The education watchdog Ofsted announced plans yesterday (January 16th) to replace the 'satisfactory' judgement from school inspections with the label 'requires improvement'.
It is a move that has been implemented with the aim of reducing the number of schools that fail to improve on their satisfactory grading after numerous inspections.
Newly-appointed chief inspector Sir Michael Wilshaw believes that in doing so he can drive up standards in England's schools.
During the last round of Ofsted inspections the authority deemed that too many schools were "coasting", remaining at the satisfactory classification without improving their standards.
The proposals will now be put forward for consultation but should they get the green light, it will mean that any school deemed not to offer a 'good' quality of education will be labelled 'requires improvement'.
Ahead of his Coasting Schools summit at Downing Street yesterday, Sir Michael said that while the hard work of people in teaching jobs across the country gives many pupils a good school to attend, about one-third failed to achieve the rating during their last inspection.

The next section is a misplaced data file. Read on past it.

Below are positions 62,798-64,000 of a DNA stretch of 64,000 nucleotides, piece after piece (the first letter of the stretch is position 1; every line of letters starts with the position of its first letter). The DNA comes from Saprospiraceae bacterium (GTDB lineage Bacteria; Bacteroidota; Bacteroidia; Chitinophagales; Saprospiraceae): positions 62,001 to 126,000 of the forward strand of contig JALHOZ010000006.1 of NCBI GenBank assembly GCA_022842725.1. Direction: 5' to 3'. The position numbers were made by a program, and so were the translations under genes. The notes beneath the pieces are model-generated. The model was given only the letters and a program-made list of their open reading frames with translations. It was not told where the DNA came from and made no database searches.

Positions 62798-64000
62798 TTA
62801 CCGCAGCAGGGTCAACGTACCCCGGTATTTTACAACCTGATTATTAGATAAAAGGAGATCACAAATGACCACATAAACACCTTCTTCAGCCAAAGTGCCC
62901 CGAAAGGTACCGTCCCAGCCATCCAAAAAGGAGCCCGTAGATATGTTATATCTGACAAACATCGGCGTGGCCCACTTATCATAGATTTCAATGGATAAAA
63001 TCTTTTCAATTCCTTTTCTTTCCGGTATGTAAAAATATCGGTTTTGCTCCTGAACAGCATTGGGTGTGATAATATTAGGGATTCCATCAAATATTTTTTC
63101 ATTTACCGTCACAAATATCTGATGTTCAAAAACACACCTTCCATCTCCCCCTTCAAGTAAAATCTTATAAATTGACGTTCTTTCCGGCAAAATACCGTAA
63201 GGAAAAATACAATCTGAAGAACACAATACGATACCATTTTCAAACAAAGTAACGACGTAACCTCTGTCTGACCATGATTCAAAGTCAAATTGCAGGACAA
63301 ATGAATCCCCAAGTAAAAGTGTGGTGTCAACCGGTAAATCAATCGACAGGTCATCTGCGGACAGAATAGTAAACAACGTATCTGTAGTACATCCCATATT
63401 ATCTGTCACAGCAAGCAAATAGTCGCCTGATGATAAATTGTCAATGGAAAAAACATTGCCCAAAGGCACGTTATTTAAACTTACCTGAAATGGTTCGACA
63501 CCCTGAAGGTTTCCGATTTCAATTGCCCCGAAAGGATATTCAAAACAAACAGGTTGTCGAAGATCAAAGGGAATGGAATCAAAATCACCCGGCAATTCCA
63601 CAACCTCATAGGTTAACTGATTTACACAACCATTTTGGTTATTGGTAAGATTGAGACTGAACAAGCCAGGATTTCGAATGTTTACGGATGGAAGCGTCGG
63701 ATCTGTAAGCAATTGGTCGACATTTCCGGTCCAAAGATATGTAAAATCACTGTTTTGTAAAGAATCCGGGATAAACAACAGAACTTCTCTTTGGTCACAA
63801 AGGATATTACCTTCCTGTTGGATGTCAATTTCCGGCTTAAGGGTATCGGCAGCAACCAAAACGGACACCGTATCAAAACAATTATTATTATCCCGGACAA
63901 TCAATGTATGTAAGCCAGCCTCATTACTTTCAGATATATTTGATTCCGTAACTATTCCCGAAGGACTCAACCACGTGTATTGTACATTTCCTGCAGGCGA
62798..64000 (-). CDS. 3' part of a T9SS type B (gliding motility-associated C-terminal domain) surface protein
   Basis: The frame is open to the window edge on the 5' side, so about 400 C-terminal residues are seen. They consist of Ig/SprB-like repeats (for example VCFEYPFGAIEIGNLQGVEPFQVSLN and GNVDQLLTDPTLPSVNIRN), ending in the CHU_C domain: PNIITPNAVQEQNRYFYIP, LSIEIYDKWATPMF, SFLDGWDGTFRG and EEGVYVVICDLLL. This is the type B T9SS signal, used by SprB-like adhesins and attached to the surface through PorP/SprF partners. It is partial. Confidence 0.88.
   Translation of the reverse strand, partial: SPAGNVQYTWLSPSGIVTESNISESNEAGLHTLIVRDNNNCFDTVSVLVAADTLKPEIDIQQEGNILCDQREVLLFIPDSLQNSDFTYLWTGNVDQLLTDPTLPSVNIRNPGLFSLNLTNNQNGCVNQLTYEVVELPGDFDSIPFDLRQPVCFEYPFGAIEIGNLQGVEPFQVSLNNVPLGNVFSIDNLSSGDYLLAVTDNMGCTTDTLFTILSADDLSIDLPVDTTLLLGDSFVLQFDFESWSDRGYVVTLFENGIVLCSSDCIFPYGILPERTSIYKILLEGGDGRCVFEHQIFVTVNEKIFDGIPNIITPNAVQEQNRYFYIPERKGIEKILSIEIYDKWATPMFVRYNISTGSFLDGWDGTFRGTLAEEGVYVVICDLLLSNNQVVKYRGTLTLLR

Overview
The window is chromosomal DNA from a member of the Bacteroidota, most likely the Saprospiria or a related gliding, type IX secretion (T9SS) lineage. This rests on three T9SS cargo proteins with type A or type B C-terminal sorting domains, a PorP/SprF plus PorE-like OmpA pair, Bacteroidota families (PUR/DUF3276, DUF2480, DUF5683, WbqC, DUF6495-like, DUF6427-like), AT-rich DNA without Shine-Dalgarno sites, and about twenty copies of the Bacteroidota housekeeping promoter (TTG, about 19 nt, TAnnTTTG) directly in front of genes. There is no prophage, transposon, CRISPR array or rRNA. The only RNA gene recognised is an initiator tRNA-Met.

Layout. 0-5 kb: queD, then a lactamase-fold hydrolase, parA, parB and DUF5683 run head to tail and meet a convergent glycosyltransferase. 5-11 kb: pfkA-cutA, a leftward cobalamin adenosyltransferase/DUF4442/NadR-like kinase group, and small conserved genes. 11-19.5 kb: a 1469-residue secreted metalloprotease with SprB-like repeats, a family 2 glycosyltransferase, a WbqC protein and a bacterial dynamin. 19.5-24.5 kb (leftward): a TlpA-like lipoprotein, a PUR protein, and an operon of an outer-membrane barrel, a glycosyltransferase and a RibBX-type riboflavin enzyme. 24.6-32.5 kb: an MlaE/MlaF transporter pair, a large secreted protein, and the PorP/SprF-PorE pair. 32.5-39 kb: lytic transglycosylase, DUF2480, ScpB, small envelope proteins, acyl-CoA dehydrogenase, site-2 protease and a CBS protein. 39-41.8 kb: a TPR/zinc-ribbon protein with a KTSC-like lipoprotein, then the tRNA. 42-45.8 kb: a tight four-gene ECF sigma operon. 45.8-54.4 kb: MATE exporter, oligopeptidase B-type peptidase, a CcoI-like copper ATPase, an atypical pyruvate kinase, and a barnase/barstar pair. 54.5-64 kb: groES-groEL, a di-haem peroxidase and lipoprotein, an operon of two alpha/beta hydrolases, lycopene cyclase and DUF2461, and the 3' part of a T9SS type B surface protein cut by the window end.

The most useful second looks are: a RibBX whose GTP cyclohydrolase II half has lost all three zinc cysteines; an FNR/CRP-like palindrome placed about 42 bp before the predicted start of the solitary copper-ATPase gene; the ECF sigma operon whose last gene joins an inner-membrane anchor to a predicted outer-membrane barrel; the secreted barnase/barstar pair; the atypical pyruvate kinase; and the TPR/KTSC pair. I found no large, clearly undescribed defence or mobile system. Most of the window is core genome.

"Of particular concern are the 3,000 schools educating a million children that have been 'satisfactory' two inspections in a row," he said.
"That is why I am determined to look again at the judgements we award, not only so we are accurately reporting what we see, but so that those schools that most need help are identified and can properly begin the process of improvement."
As part of the proposals, no school would be permitted to 'require improvement' for longer than three years and special measures would be taken should it fail to adequately improve.
Schools that require improvement would also undergo more regular inspections, with inspectors arriving within 18 months of the initial judgement instead of the typical three years.
However, the proposals have not been greeted with open arms by teaching unions.
Chris Keates, general secretary at the NASUWT, questioned the competence of a governing body which appears not to trust its own judgements.
"This is nothing more than another crude ruse to enable the Secretary of State for Education to push more schools into the hands of profit-making, private companies," he said.
Posted by Charlotte Michaels